Blink by Malcolm Gladwell
There are times when we know or feel something right away, however, we have no idea how or why. Malcolm Gladwell takes us on a journey in his book Blink and helps us to understand those unanswered questions. He starts by telling us about “ The statue that didn’t look right.” An art dealer approached the J. Paul Getty Museum in California claiming that he had a kouroi marble statue dating from the sixth century B.C. with the asking price of just under $10 million. Taking the kouroi on loan, the Getty went through extensive tests to determine if the statue was actually genuine. After fourteen months, the museum was satisfied and ready to add the kouroi statue to it’s collection. However, to some, the statue didn’t look right. Italian art historian Federico Zeri couldn’t stop looking at the statue’s fingernails and all Evelyn Harrison, an expert on Greek sculptures could say was , “ I’m sorry to hear that” Neither could explain why but all felt that there was something wrong with the statue. Georgios Dontas, head of the Archeological Society in Athens said that he felt a wave of cold freshness ,and after a consensus of “ intuitive repulsion” from multiple experts, the statue was put through more testing. The result concluded that it was possible to age the marble, making the kouroi false: a statement that took a team fourteen months to realize when it only took experts a first glance. That first glance, or those first two seconds is what Malcolm Gladwell talks about in Blink.
When I first got this book, I was interested yet skeptical. How could a person possibly explain the unexplainable? What caught my eye was the font cover “ The Power of Thinking Without Thinking.” How could our brain just know without thinking? Gladwell credits what the experts immediately knew when they saw the statue to the adaptive unconscious in our brain. As I read the book, I found his theories riveting, from the professor that could tell a person’s habits and emotions by looking just at the person’s face to a heartbreaking tragedy of a racial problem, the book brought a whole new meaning to the word “ thinking”. The more I read, the more I found myself compelled to try the different examples he gives throughout the book. In one of the chapters he introduces the Warren Harding effect, which I find extremely interesting. In the chapter, he writes about what most people don’t want to admit: our judgments are often based on physical appearance. People thought that Warren Harding would make a good president because he “ looked” like he would be good. His charming good looks and approachable demeanor gave the people the illusion that he was a born leader, but he had no idea how to lead the people. Warren Harding became one of the worst presidents in the history of the United States. Why have stores such as Abercrombie and Fitch been sued for hiring only pretty people? The answer is simple: no one wants to look at someone that’s not “ hot” or “ pretty” in the retail world. Fashion magazines are always filled with gorgeous models, never ugly ones. Malcolm not only talks about those few seconds when we see something, he talks about what we want to hear and see even though we don’t want to admit it. It is human nature to want the best physically.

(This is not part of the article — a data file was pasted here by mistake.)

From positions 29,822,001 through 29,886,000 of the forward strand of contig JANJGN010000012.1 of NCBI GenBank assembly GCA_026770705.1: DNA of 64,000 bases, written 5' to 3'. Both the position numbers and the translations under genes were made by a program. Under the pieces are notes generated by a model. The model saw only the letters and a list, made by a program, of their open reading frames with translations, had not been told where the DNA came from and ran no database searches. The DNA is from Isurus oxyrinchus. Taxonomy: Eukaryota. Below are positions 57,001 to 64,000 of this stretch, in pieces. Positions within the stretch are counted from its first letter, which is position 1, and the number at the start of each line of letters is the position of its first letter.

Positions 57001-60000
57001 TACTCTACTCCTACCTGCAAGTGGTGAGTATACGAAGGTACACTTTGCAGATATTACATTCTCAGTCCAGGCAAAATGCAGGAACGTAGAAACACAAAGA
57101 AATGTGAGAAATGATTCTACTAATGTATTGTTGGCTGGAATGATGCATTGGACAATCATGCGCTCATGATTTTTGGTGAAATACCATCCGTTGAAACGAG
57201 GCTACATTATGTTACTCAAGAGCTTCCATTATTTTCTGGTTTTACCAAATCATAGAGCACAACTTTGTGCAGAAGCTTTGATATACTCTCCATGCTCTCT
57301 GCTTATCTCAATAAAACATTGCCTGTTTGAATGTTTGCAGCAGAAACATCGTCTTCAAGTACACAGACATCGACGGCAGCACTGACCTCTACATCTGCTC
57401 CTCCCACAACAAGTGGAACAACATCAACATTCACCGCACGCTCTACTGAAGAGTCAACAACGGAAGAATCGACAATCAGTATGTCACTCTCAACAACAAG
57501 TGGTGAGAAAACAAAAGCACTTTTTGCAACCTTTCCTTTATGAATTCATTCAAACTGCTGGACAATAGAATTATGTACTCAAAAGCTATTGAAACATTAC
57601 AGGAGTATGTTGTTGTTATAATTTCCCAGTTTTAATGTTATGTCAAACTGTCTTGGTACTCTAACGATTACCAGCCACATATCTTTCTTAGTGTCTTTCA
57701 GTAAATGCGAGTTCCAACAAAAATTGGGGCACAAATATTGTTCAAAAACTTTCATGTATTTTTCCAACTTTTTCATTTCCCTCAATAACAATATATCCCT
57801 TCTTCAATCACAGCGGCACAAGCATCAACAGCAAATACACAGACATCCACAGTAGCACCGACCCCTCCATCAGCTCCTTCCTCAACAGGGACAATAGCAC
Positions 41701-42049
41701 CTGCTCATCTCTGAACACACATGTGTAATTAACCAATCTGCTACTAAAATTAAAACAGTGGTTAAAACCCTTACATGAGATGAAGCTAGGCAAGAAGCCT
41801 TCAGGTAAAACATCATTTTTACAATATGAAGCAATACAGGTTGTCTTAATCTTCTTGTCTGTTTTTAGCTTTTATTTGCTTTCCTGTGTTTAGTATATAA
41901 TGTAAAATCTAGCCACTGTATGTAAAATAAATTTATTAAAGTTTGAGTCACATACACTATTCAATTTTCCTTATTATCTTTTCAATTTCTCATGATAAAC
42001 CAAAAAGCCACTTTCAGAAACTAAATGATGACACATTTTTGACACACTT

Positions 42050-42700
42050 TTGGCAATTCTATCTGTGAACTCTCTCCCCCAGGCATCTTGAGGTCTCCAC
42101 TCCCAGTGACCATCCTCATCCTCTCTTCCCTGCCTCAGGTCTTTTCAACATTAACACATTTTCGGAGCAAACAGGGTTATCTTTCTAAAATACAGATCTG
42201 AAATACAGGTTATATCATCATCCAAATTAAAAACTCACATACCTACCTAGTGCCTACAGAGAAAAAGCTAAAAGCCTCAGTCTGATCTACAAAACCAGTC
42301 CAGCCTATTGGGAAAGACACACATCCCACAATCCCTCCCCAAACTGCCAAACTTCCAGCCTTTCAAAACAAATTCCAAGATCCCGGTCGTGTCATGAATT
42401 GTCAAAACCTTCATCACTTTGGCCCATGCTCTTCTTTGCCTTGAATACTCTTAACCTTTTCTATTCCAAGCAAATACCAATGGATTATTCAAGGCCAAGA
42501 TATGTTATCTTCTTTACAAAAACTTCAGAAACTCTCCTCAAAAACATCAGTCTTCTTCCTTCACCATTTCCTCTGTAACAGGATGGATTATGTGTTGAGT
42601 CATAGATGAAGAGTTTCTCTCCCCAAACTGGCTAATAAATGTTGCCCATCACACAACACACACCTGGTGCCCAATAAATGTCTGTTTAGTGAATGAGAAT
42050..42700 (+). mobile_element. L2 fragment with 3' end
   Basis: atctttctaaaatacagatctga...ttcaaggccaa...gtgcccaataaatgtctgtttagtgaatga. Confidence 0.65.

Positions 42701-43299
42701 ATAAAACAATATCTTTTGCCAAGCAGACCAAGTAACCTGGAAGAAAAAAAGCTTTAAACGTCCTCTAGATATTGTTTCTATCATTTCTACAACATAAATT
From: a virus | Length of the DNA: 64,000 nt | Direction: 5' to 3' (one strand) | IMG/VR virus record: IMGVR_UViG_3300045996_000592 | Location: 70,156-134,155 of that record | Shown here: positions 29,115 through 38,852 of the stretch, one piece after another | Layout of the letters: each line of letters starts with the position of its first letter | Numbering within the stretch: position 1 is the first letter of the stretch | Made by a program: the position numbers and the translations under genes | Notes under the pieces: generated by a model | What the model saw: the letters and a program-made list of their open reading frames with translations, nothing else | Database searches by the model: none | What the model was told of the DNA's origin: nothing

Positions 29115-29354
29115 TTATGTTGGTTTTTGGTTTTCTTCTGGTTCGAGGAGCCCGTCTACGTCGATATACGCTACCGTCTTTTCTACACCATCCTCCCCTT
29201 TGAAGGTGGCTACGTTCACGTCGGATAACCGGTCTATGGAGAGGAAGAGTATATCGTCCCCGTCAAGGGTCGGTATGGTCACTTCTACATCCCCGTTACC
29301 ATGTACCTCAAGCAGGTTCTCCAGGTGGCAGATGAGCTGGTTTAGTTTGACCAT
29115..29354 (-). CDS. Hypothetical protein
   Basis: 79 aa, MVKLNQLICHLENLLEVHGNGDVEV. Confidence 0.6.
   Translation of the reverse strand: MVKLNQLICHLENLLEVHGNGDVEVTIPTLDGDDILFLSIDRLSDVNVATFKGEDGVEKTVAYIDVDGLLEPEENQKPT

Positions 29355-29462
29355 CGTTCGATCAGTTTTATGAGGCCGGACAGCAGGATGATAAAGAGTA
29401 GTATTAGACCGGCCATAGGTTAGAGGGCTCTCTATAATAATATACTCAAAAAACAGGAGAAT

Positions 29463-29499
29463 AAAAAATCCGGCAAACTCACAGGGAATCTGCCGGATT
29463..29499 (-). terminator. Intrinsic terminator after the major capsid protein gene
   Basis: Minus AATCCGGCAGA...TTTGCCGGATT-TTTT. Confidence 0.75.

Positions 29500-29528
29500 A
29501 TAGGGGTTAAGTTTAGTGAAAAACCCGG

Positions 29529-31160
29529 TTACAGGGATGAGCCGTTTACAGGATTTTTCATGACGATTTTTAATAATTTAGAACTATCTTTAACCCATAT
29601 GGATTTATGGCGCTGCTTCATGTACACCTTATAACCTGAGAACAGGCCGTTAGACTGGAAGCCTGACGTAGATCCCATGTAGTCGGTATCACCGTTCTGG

The Daily Telegraph wrote a perfect review that sums up the book, “ A wonderful page-turner about….that little-understood phenomenon, the social epidemic.” I find it refreshing that Malcolm Gladwell doesn’t hesitate to write about reality and explains it extremely well. He is candid and succinct, and unlike other informational books I’ve read, Blink is one of the few that has gripped my attention from the start. The way Gladwell explains each chapter makes everything a little bit more understandable and enjoyable. After reading Blink, I often catch myself wondering if I have already subconsciously formed an opinion on certain things without realizing or if I am subjecting myself to new experiences when I have already made up my mind on how much I’m going to enjoy it. Blink has helped me trust my instincts more and believe in those first two seconds of what I see.